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PET to Comelec: Answer Robredo's queries on stripping activities


The Supreme Court (SC), sitting as the Presidential Electoral Tribunal (PET), has ordered the Commission on Elections (Comelec) to respond to the concerns raised by Vice President Leni Robredo on the stripping activities involving poll materials used in the 2016 elections.

Robredo filed a manifestation with the PET on April 7, listing down her concerns which the tribunal said the Comelec must answer within 10 days from receipt of notice.

The vice president asked why do the certificates in consolidation and canvassing system (CCS) USB tokens expire and whether the other data contained in CCS laptops would be affected in light of the proposed change in the system date.

She also asked how much is being spent by the Comelec on the rent of the warehouse and the timetable for the use of CCS laptops by the poll body.

Sought for comment, Comelec Chairman Andres Bautista said: "We will comply [with the PET resolution]."

According to the Comelec, the stripping activities entail the physical dismantling of the rented vote counting machines, the consolidation and canvassing system (CCS) laptops and their respective components and other election paraphernalia that have to be turned over to poll technology provider Smartmatic.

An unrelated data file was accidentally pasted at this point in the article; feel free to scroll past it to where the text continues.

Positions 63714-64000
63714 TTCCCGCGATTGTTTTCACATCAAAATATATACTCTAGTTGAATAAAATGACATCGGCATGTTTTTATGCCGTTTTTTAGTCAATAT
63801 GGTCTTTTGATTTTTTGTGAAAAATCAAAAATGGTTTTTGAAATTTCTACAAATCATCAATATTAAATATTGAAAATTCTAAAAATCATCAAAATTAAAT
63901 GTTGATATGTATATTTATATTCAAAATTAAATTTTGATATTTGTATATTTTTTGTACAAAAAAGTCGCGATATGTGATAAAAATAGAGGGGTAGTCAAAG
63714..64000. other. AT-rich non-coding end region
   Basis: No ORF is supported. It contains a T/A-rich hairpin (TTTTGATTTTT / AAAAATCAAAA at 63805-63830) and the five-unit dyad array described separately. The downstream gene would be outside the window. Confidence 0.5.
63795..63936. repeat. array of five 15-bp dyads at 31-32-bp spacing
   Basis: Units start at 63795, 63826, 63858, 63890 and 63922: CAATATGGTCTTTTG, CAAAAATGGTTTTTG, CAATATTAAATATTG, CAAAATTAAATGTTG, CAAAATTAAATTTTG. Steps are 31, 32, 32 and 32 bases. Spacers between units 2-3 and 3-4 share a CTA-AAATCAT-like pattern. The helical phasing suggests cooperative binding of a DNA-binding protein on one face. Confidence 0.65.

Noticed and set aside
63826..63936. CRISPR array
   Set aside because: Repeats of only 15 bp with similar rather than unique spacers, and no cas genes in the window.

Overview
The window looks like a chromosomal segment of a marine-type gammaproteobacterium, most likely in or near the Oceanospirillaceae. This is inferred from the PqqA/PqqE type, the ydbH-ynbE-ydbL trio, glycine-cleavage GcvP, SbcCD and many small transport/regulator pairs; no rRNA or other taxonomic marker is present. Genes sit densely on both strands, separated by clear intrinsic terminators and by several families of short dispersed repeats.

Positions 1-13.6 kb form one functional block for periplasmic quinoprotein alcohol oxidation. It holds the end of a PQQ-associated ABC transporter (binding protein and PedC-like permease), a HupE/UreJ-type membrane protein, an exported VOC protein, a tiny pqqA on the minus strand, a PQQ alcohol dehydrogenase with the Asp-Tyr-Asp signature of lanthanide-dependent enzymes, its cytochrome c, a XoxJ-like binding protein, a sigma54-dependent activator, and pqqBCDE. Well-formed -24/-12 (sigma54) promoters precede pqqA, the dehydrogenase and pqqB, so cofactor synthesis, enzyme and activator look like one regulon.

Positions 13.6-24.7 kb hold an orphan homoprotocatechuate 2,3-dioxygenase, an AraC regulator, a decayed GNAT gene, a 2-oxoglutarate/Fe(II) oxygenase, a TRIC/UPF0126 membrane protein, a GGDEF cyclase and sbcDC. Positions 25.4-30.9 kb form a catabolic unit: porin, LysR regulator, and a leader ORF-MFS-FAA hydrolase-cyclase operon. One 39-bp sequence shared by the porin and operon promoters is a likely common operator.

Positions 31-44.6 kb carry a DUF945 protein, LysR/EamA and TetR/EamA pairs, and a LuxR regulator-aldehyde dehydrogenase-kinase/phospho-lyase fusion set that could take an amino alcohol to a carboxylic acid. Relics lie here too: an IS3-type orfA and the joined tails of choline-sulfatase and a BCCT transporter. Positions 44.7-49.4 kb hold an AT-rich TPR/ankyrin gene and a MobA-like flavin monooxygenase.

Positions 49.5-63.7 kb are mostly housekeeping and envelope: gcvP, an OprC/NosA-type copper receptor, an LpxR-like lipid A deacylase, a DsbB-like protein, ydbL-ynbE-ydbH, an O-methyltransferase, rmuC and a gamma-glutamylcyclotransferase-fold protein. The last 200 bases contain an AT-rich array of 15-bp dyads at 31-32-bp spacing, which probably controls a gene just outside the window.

The Comelec begun the stripping of unused CCS kits and backing up of SD cards on March 27 at the Comelec's warehouse in Sta. Rosa City, Laguna.

The poll body scheduled the stripping of the used CCS on March 31 but it was suspended since the certificates installed in the CCS USB tokens expired in December 2016.

The Comelec suggested to "change the system date to an earlier period, preferably October or November 2016."

The poll body is also doing a backing-up activity in order to collect the statistical data from the SD cards, such as, among others, the number of undervotes per position, the number of abstention per position, and the number of over-votes per position.

Robredo is fighting an electoral protest lodged by former Senator Ferdinand "Bongbong" Marcos Jr. whom she defeated by only 263,473 votes.

Marcos claimed last year's vice presidential election was marred by fraud.

Robredo and Marcos had earlier posted the initial installment of P44 million of the P81.46 million required of them by the PET for the protest and counter protest to move forward.

The fees will cover the retrieval of ballot boxes and election documents from contested precincts nationwide. —KBK, GMA News